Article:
1. I have debated this issue myself, and have heard first hand from colleagues who have weighed the potential productivity of graduate students with young children as a cost to their lab. One way to encourage women who are interested in having children to stay in science would be to provide a supplement to cover maternity leave for students and post docs who are paid from federally funded grants. That doesn’t completely solve the productivity concern in the first months of parenthood, but it would encourage PIs to support women if at least the financial burden is less.

      1. Great idea. One of my postdocs had 2 babies while in my lab when I was just getting going. That cost me money plus about 6-8 months of that person’s productivity! It worked out OK in the end and she’s doing well too, but it certainly added to my timeline! No credit for that kind of thing is given in P&T clock or “ESI” status for NIH.

  4. I am a K99/R00 recipient and I’ve been unsuccessful with garnering R01 funding, despite submitting two R01 applications following a major senior-author publication. Some study section reviewers comment on my K99/R00 status and insist that I should have more publications as a senior PI as a result of early-stage funding, and that, because I do not yet have multiple senior author papers (which is nearly impossible in the first 2 years of having your own lab if you work on animal models of disease in which experiments take 3-5 months each), I am not worthy of further NIH funding. I have a feeling that my R01 applications would’ve scored better if I was NOT a K99/R00 recipient. Of note, I submitted one of my R01 applications as an ACS Research Scholar Grant and I received far better reviews and a fundable score, and reviewers there saw my K99/R00 status as an asset rather than as a detriment.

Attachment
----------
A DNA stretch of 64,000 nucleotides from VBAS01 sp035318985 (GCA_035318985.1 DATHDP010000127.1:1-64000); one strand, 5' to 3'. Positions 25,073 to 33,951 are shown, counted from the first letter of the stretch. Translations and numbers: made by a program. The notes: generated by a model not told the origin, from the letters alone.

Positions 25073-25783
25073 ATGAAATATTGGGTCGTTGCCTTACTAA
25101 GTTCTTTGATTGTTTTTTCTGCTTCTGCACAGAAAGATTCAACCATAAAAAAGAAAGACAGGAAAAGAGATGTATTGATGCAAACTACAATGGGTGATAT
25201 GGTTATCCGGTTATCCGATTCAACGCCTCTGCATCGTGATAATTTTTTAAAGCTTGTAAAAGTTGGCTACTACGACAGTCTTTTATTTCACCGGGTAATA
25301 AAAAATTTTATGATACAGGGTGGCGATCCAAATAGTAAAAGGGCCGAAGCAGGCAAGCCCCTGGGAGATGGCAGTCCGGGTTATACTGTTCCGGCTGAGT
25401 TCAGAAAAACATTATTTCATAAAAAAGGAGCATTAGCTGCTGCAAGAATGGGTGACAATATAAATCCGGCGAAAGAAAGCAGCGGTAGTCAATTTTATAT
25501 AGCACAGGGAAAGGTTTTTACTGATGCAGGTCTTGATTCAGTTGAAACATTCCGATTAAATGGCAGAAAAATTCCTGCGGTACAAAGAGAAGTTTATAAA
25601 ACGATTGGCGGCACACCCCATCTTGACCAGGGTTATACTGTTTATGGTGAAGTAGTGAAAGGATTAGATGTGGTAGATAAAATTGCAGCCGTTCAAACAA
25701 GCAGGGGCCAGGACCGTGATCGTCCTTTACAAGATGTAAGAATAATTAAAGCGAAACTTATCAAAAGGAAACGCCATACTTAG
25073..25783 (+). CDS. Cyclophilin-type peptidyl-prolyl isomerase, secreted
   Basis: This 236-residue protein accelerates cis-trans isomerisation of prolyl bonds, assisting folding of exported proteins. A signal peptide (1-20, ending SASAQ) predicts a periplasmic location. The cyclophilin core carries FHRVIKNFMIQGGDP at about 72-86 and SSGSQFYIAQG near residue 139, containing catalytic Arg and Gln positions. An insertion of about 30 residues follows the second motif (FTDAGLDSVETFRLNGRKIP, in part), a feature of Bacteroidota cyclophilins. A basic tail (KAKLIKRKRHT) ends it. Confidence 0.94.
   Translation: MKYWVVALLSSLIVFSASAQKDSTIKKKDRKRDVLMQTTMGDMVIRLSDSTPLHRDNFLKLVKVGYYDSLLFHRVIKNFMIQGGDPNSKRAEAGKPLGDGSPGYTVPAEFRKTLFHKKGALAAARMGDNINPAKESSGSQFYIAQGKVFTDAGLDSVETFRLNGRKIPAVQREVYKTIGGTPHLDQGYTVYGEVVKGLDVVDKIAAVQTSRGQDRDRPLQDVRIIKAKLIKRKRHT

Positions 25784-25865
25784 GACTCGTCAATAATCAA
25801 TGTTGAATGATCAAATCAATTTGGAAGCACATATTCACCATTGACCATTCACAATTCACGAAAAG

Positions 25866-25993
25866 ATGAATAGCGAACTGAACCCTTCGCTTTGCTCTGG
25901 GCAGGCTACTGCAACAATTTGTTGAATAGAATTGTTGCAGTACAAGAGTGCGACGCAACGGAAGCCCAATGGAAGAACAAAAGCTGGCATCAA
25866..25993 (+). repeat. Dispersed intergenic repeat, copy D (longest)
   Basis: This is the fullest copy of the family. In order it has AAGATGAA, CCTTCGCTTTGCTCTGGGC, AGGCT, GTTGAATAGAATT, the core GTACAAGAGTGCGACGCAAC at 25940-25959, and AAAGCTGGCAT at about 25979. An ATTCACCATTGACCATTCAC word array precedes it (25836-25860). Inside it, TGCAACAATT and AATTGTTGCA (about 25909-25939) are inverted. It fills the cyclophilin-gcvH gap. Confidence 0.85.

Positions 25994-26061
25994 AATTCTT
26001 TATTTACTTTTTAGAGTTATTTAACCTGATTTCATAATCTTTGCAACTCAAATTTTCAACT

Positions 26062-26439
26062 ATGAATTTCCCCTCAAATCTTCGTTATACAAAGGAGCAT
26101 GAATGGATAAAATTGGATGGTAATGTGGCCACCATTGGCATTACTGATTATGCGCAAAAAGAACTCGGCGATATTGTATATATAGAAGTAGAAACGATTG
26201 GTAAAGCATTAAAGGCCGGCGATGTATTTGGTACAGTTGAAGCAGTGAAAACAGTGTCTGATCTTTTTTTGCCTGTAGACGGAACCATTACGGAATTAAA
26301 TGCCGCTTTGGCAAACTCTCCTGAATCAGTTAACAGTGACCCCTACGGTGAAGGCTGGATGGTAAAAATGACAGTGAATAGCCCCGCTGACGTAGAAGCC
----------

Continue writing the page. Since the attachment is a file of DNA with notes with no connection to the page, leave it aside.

In speaking to my male colleagues with K99s/R00s, and they are not held to the same publication standard that some of my reviewers have held me to. We have compared reviewers’ comments and mine are definitely harser and more critical as regards my status as a K99/R00 recipient and expected productivity. I have spoken with my program officer about this, and she says that I all I can do is publish some more papers and resubmit a fresh R01 application to a different study section with the hope that I will get reviewers that are not so critical of my K99/R00 status. I somehow doubt that this will solve the problem, and I am exploring other funding options, like contact work for clinic trials or clinical diagnostics – maybe if I use my NIH-sponsorred expertise in fee-for-service research I will not have the same problems with bias.

    1. This has been my experience too (NIMH K99/R00). The setup of the K/R makes it extremely difficult to do productive research until the last 2 years, but reviewers expect that if you have one, it means you should have been publishing like crazy throughout. The majority of my K99 years were spent looking for a job and meeting my training goals, so I couldn’t get much research done, and it took the first R00 year to set up my lab (behavioral and genomic), so that’s almost 3 years of a data desert. Now I’m in my fourth year and finally starting to optimize procedures and produce mice, but that means that I still haven’t collected much data. Considering how long it takes to get an R01–even if it’s funded on the first or second try–I should be applying for one right now, but with what data? I have applied for other NIH grants, and I’ve noticed that, of the K/Rs I know, the men have a much better success rate with fewer comments about not having enough papers.